The Top Of The Mountain


Deuteronomy 1:6


You have lived at the top of the mountain long enough.

Deuteronomy 1:6 Ė Walker paraphrase


Iím going to switch from my normal study mode, and today chat with you in devotional mode. Deuteronomy means quite literally ďsecond law.Ē More practically, it is the second giving of the law. And the whole book lends itself to devotion. I will say openly that I reworded todayís focus verse to suit my purpose Ė though I in no way took a pithy catchphrase and ran with it. The commandments of the second giving appear, just as in the first giving of the law. But they tend to speak more to the person in you, than to the lawyer in you. If you are into long passage Bible memory, go straight to Deuteronomy 6. It is a brilliant description of what a God-decorated house looks like.


In an earlier comment, I described Deuteronomy as a pep rally. And I stand by that description. It is the pre-game locker room speech. It is Mosesí last message to the people before Game Time in Jericho. I dare you to finish each day where the assignment markers say to Ė and not to yield to the temptation to read ahead a few chapters every now and then. If there is an Old Testament book you canít put down, Deuteronomy is that book.


Deuteronomy 6:4 is to Israel as John 3:16 is to the Church. The verse is called the ďSchmaĒ Ė the Hebrew word for LISTEN! Not so coincidentally it is the first word of Deuteronomy 6:4. And itís easy to find in the Hebrew text. If the Masoretic scribes were editing a bible today, Iím fairly sure they would highlight the verse in glitter. And music would play when your Bible opened to that page Ė much like some greeting cards do today when opened.


Every Christian knows that when Christ was tempted in the wilderness, He defeated temptation with Scripture. If you look carefully at your reference study Bible, you may notice that Jesus defeated temptation with Deuteronomy. Deuteronomy is not void of insider talk to Israel. But rarely will you read a passage in Deuteronomy and dismiss it as Old Testament. There is one chronicled event in Deuteronomy, and that appears in the final verses.


But Deuteronomy is completely Israel-centered. It discusses the state of Israel then, of Israel now, and of Israel future. Deuteronomy contains the first biblical reference to the Church Ė and it is one verse long. It may annoy you that Iím going to wait until we get there to point to it. But it may annoy you even more when you see how little the verse says Ė notwithstanding it says it in a rather profound manner. But in a similar manner, just as Moses is preparing to take Israel into the Promised Land, we also get our first glimpse of prophetic Israel entering the Kingdom.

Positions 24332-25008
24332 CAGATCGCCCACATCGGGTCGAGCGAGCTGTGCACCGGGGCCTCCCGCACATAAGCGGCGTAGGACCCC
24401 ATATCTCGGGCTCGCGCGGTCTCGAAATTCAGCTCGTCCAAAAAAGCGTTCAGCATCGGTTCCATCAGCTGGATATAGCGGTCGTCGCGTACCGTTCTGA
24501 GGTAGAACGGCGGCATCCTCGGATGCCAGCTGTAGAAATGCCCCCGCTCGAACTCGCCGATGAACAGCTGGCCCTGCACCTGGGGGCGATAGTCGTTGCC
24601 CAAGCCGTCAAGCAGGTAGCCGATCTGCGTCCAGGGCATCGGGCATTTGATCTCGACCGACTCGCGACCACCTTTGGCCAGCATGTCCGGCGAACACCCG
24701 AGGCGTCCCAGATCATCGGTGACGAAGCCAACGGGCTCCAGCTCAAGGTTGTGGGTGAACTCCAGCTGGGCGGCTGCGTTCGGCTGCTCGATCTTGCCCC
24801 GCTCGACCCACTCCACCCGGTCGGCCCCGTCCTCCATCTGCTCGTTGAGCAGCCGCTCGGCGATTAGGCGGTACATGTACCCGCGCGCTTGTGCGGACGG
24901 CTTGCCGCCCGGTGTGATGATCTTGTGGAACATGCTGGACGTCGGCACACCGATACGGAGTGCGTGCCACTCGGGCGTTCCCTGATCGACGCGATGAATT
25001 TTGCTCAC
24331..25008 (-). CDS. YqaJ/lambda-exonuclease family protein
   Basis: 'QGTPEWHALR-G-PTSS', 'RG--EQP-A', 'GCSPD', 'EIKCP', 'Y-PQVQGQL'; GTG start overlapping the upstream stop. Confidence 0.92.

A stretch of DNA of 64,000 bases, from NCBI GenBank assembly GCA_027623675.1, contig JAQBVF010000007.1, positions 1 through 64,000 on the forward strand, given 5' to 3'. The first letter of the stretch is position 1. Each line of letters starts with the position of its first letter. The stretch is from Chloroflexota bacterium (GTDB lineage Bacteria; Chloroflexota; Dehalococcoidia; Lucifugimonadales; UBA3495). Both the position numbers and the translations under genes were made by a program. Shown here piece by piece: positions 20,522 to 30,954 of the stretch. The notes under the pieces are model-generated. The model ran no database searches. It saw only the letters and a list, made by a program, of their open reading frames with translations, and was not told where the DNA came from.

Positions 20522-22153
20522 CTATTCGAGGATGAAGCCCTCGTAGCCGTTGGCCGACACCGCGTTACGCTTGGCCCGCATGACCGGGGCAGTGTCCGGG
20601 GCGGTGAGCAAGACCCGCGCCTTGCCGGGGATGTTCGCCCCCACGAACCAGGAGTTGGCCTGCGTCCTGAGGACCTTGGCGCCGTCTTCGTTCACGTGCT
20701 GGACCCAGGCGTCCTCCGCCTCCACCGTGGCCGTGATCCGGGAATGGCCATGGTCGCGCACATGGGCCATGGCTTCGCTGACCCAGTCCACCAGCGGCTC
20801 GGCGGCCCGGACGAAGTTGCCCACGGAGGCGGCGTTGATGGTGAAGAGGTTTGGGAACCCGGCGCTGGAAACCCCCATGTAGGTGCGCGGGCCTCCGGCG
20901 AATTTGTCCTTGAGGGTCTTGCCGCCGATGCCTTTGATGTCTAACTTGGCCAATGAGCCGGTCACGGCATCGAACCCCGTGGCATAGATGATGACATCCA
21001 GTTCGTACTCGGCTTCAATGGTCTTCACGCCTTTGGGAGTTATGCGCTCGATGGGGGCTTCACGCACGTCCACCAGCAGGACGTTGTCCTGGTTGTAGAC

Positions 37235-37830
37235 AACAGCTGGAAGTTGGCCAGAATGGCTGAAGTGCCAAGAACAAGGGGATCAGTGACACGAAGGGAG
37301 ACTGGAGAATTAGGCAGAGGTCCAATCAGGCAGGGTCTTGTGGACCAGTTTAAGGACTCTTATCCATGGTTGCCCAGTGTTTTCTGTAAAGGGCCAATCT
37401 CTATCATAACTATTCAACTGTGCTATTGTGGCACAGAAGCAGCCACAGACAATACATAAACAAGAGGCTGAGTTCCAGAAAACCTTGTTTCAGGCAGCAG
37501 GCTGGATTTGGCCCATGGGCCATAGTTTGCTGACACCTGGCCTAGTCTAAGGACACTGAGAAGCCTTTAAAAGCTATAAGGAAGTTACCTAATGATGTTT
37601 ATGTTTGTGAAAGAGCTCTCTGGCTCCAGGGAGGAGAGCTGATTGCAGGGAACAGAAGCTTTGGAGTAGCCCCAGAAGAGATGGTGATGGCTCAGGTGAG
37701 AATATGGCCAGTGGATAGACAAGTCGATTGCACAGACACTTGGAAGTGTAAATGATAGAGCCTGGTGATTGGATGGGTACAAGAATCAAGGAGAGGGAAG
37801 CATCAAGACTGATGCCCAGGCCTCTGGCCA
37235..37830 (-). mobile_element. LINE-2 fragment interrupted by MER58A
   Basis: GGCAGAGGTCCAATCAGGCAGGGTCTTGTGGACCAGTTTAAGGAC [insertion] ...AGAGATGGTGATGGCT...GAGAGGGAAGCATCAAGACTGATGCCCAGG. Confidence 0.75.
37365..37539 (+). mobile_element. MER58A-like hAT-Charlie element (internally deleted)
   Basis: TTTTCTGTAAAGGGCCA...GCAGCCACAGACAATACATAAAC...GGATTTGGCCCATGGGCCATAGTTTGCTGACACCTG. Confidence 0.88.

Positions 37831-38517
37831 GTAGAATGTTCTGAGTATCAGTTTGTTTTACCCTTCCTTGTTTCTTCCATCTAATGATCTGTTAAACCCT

But the first task is to get ourselves off this mountain. Nobody likes change. When a politician campaigns for change, he always means that someone elseís behavior and accountability will change. He certainly isnít suggesting that members of his audience need to change. If our Church shifts from one to two services, we groan. If it changes back to one service, we groan. We get too comfortable in our ways. We like it. It becomes as though we have reached the top of the mountain, and we are never ready to leave. And the words grind on us when someone comes along saying ďYou have lived at the top of the mountain long enough.Ē


Itís time for new challenges, new goals, new endeavors. The old goals that once were a challenge are too easy for you to achieve. They have become outdated, and it is time to re-forge the direction you are heading Ė even if it means that at first, you will come short of your new goals.


You have lived at the top of the mountain long enough. Itís time for you to get out of your Sunday School seat, and sit facing the other way. Itís time to assume leadership roles in the Church. Itís time to expand your vision of what Godís will is for you in the universal Church. Itís time to take on a new level of Bible study; itís time to take classes. This mountain youíve been living on: congratulate yourself on reaching the top. But move on.


Donít worry about if someone is already standing where you are heading. He has also lived at the top of the mountain long enough. He is just about to leave anyway. You have lived at the top of the mountain long enough.


When Moses spoke those words, he continued speaking until his dying breath. And no Knute Rockne speech ever motivated so many people for so many centuries. When Moses was done talking, Israel came down from the mountain, crossed a river, sounded the trumpet, and a whole new world opened up for them.


I donít know what new world awaits you. You will have to move down off your mountain to find out. You have lived at the top of your mountain long enough.


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